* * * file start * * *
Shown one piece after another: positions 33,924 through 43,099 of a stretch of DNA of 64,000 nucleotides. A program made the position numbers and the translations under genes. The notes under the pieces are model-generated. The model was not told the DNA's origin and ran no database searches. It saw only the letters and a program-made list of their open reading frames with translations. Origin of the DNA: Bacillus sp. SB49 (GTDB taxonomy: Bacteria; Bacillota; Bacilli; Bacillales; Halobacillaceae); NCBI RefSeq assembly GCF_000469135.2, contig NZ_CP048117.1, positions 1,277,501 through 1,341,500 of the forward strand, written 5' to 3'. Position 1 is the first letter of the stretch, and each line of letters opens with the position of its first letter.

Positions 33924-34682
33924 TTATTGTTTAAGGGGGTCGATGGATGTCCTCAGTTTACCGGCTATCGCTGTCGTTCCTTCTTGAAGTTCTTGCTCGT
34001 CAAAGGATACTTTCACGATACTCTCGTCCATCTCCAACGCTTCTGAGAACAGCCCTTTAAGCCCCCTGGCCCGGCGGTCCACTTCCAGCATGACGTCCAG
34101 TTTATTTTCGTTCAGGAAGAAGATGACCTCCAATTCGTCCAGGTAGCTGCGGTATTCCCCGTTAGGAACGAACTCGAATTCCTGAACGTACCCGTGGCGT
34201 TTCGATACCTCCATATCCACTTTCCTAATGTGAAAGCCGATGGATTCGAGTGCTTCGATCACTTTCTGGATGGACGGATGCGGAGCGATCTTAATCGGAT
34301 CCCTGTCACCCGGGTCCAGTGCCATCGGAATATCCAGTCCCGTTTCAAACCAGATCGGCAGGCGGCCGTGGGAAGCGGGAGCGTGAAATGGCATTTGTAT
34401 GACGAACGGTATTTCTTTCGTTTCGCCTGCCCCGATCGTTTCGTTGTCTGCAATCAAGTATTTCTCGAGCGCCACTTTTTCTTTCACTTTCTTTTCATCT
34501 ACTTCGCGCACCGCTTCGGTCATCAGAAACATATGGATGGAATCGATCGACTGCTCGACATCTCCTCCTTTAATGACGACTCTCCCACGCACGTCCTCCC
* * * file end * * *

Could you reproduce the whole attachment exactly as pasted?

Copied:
Shown one piece after another: positions 33,924 through 43,099 of a stretch of DNA of 64,000 nucleotides. A program made the position numbers and the translations under genes. The notes under the pieces are model-generated. The model was not told the DNA's origin and ran no database searches. It saw only the letters and a program-made list of their open reading frames with translations. Origin of the DNA: Bacillus sp. SB49 (GTDB taxonomy: Bacteria; Bacillota; Bacilli; Bacillales; Halobacillaceae); NCBI RefSeq assembly GCF_000469135.2, contig NZ_CP048117.1, positions 1,277,501 through 1,341,500 of the forward strand, written 5' to 3'. Position 1 is the first letter of the stretch, and each line of letters opens with the position of its first letter.

Positions 33924-34682
33924 TTATTGTTTAAGGGGGTCGATGGATGTCCTCAGTTTACCGGCTATCGCTGTCGTTCCTTCTTGAAGTTCTTGCTCGT
34001 CAAAGGATACTTTCACGATACTCTCGTCCATCTCCAACGCTTCTGAGAACAGCCCTTTAAGCCCCCTGGCCCGGCGGTCCACTTCCAGCATGACGTCCAG
34101 TTTATTTTCGTTCAGGAAGAAGATGACCTCCAATTCGTCCAGGTAGCTGCGGTATTCCCCGTTAGGAACGAACTCGAATTCCTGAACGTACCCGTGGCGT
34201 TTCGATACCTCCATATCCACTTTCCTAATGTGAAAGCCGATGGATTCGAGTGCTTCGATCACTTTCTGGATGGACGGATGCGGAGCGATCTTAATCGGAT
34301 CCCTGTCACCCGGGTCCAGTGCCATCGGAATATCCAGTCCCGTTTCAAACCAGATCGGCAGGCGGCCGTGGGAAGCGGGAGCGTGAAATGGCATTTGTAT
34401 GACGAACGGTATTTCTTTCGTTTCGCCTGCCCCGATCGTTTCGTTGTCTGCAATCAAGTATTTCTCGAGCGCCACTTTTTCTTTCACTTTCTTTTCATCT
34501 ACTTCGCGCACCGCTTCGGTCATCAGAAACATATGGATGGAATCGATCGACTGCTCGACATCTCCTCCTTTAATGACGACTCTCCCACGCACGTCCTCCC